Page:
Branch Ricky: The Man who Changed it All

Branch Ricky: The Man who Changed it All

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The Man who Changed it All
“In October, of 1945, Branch Ricky, then president of the Brooklyn Dodgers, singed Robinson to play for the Montreal Royals, a Brooklyn farm club in the international league. Despite several incidents in spring training in the south and many inconveniences during the season, Robinson,- the first African American ballplayer in that league- excelled as a second baseman and won the league batting crown (Jackie Robinson).” Branch Ricky took a big gamble on Robinson and it paid off big. Jackie Robinson was an amazing athlete who overcame adversity to become the first black to play in the league.
Born Jack Roosevelt Robinson, Jackie grew up in California. He stood out as an athlete in high school and college (Jackie Robinson). In the 1940’s, Jackie left the army, where he then started to play in the Negro leagues. The Negro League was for blacks because before Branch signed Robinson there were no blacks allowed in the majors (Damio, Christy). Jackie was an inspiration to many other blacks dreaming of making it big in the majors. Though he would become most well-known for baseball, he also developed a wide reputation for basketball, football, and track at the University of California, in L.A, while he was there between 1939-1941 (Jackie Robinson).
Jackie Robinson was an amazing athlete. “In 1949 he won the National League batting crown, hitting .342, and was named the NL’s most valuable player (Jackie Robinson).” Jackie was also the first black to ever be inducted into the Hall of Fame in 1962(Jackie Robinson). During Jackie’s first year, he scored a total of 125 runs and had the most stolen bases in the National League—29 (Damio, Christy). Because of that he was named Rookie of the Year. In 1949 he was also MVP then in 1955 he helped the Dodgers win the World Series (Damio, Christy). His success is what leads him into the Hall of Fame. Since he was the first black in the Hall of Fame it opened up a door for other ethnicities to be able to do the same thing. Jackie knew that it’d be hard to get where he was and he never stopped until he did.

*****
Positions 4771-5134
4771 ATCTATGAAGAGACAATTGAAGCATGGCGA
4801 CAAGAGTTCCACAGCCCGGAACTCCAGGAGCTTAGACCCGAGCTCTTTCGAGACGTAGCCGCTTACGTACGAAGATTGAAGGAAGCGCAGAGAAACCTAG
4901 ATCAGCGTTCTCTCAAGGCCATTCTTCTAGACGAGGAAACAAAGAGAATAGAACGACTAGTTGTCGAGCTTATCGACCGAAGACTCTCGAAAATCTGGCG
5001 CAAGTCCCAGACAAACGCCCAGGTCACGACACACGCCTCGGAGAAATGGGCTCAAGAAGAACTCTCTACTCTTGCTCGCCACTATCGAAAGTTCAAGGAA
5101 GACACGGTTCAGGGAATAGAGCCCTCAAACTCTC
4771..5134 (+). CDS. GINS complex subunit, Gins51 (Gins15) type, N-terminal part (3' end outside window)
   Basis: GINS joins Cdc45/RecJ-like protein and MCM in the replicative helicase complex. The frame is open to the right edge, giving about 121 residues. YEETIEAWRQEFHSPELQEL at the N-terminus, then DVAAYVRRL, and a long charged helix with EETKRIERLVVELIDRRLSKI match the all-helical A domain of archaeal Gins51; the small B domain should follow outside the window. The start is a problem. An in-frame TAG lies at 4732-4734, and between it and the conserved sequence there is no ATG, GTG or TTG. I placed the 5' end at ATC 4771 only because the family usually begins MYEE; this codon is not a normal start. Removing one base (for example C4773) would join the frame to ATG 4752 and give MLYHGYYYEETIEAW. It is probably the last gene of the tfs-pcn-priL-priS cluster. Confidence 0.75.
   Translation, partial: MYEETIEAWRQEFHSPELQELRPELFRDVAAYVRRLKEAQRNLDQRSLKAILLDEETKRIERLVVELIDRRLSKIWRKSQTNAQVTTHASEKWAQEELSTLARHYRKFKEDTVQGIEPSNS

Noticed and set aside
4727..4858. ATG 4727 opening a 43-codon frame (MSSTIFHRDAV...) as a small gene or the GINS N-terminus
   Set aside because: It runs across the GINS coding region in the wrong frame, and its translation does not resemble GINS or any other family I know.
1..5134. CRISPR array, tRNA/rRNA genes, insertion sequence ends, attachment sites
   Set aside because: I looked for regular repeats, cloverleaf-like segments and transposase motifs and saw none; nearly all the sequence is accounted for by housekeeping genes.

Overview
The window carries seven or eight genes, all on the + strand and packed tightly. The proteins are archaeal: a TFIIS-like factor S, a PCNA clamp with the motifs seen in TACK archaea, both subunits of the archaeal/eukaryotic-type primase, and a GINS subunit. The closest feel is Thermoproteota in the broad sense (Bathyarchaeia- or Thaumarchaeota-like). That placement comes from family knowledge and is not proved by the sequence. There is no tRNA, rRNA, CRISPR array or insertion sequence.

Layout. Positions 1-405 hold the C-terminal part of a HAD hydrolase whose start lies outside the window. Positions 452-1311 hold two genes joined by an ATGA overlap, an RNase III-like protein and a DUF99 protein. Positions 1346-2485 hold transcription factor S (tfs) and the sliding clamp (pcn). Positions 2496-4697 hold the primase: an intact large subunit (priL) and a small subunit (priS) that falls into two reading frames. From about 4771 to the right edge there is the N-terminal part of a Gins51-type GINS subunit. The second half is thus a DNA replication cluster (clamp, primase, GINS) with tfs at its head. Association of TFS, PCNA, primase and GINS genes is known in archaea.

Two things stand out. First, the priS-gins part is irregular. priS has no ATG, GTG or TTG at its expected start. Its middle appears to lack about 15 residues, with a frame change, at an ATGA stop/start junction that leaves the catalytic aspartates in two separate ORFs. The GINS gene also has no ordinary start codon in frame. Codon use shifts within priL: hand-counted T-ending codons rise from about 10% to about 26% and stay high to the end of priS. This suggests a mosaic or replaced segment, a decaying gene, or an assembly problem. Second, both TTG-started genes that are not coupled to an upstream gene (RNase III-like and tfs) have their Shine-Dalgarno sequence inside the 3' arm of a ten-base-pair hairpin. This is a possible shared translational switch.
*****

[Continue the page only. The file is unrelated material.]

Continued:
“Jackie knew that it’d be tough. Many people, even some of his own teammates, were angry to see a black man on the team. But Jackie ignored the attacks and played his best. He knew that it was the only way for him (and future black players) to be accepted (Damio, Christy).

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” Jackie knew just how hard it would be to achieve his goals. Segregation was big in the world during this time making it hard for him to find places to stay while they traveled. One day in Ohio people were being racist while Jackie was on the field. Pee Wee Reese, the Dodgers captain, came out and gave him words of comfort, and a small embrace. Pee Wee didn’t want people to hate Jackie because of his color. To this day a statue of Pee Wee and Jackie stand in Brooklyn (Damio, Christy). Jackie retired in 1957, but all his hard work made it so other blacks could play as well. Jackie broke the color barrier which, in a way, helped end segregation.
“Banned from organized Baseball, black Americans responded by developing their own teams and leagues outside the white structure (Rubinstein, William).”He became a leader in that league which led him being let in to the Majors. Jackie was, and still is a hero to many blacks around the world for his courage. Though, he is not only a role model for blacks, but anybody who loves the sport.
By being the first black in MLB, he overcame adversity and will always be known as an amazing athlete. Branch’s gamble not only paid off for him, but for blacks all around. Although Jackie is now dead, he will always be known for his extreme courage to do what no black man had ever done before. Jackie is one of the most well-known players in baseball and will stand as a role model for all who love the sport. He loved baseball and played despite all that he was put through. He shaped baseball’s history for the better. Jackie really was The Man who Changed it All.

Works Cited:
Damio, Christy. “Jackie Robinson.” Scholastic Action. February 2, 2009. NP. Web. 21 January 2014.
“Jackie Robinson.” Columbia Electronic Encyclopedia, 6th edition. Sep2013. NP. Web. 21 January 2014.
Rubinstein, William D. “Jackie Robinson and the integration of major league baseball.” History Today. Sep2003. Web. 21 January 2014.

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